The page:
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An Administrator’s Guide To Popularity

By Tim Charlton Do you remember the good times of high school? The praise from an seemingly endless stream of friends? The parties? The clubs The feeling of being treated like royalty over your little fiefdom. You’re not alone. My experiences are more like mine. You’re likely to have endured a constant stream of wedgies and awkward interactions with the opposite sexual partner.
There is still hope. Listen up if you missed the opportunity. I’m going to tell you how YOU, the administrator can be the most popular person in your company. Are you ready?
It’s easy: Break something.
That’s it. The more important the system is, the more popular it will be. Go ahead, try it. Force the e-mail server’s crash. Unplug the switch that acts as the network’s backbone. You’ll see a line coming at your door so fast, it will make your head spin.
No one is coming to gossip about you-know who or to see your latest fashion choices or accessories (as amazing as they may be). They’re here to tell you that something is broken, and more importantly, to inquire how long it will take to fix it.
Thomas Chipman, my colleague, posted on my Facebook page once in a moment when I was experiencing my own surge popularity: “No pressure.”
This kind of popularity is bad, I don’t think you need me to say. The company’s ability and ability to function properly has been put on hold. Despite Thomas’ ironic comment, the pressure is on. What can you do? Here’s some advice.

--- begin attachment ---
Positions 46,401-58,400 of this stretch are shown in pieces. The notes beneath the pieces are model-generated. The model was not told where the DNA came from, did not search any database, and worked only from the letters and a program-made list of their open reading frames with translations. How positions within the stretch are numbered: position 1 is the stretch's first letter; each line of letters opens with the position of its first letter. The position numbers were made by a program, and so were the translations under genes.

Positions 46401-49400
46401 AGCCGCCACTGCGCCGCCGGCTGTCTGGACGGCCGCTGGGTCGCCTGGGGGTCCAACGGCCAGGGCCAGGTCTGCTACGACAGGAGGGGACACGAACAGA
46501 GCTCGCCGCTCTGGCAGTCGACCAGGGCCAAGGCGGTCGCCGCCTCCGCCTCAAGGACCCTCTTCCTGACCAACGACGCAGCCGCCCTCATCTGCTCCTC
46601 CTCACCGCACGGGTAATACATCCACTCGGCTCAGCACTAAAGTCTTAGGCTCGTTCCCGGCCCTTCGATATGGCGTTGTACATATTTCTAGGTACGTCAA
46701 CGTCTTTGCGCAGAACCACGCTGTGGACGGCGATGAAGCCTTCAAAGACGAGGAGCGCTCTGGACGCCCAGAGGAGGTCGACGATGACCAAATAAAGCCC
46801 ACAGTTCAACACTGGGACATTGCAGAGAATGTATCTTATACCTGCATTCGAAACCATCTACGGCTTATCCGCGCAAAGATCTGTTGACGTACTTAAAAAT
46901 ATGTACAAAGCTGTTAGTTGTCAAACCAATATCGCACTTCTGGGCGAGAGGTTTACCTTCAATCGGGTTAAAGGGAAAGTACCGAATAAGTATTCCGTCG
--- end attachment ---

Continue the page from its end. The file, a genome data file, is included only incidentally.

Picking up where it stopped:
1. Assure everyone that you are on the case and, if possible, give an ETA for a solution. Don’t overpromise. If you feel that your users are anxious, don’t wait until you miss your target for resolution. Over-promising can lead to failure and more snarky comments by Thomas-err, your coworkers. If you aren’t sure what the problem is, tell your coworkers. They will be able to see that you’re trying to fix it. Keep your coworkers updated on your progress.
2. Assess the situation. Start with the basics. Is the device on? Has anyone changed the configuration of the device? Did an update have recently been applied? Many new administrators make the mistake of looking first for complex causes. Sometimes the problem is much more simple. As necessary, you should gradually move from the basic to the more complicated troubleshooting steps.
3. Once you have identified the problem, it is time to get to the bottom of the matter: correction. If the problem can be resolved quickly, do it. If completion is not imminent it is a good idea to keep your coworkers updated.
4. Once the repair is completed, you will need to communicate this information to your coworkers. After a few high-fives, and possibly a parade in your honour, you can return to your former life of relative anonymity. Being popular can be so boring.
Administrators must be ready for sudden surges in popularity. Systems can fail without warning. John Oden, my boss, once said to me that IT is about being prepared for anything that might happen… until it does. Don’t be surprised. Things will break. It’s only a matter time.
Here are some tips to help you be prepared.
1. Backup, backup, backup. Always have current backups of all your data. This cannot be stressed enough. But, having backups alone is not enough. To ensure that your backups are complete and ready to use, you need to test them regularly. Untested backups are better than none at all. However, you don’t want your backups to be invalidated if something happens. Hope is not a strategy.
2. You should practice drills for any repairs and restores you can see. Is it possible to restore an e-mail server in case of a catastrophic failure. You can test it yourself by setting up a test environment. Document the steps taken to accomplish the task.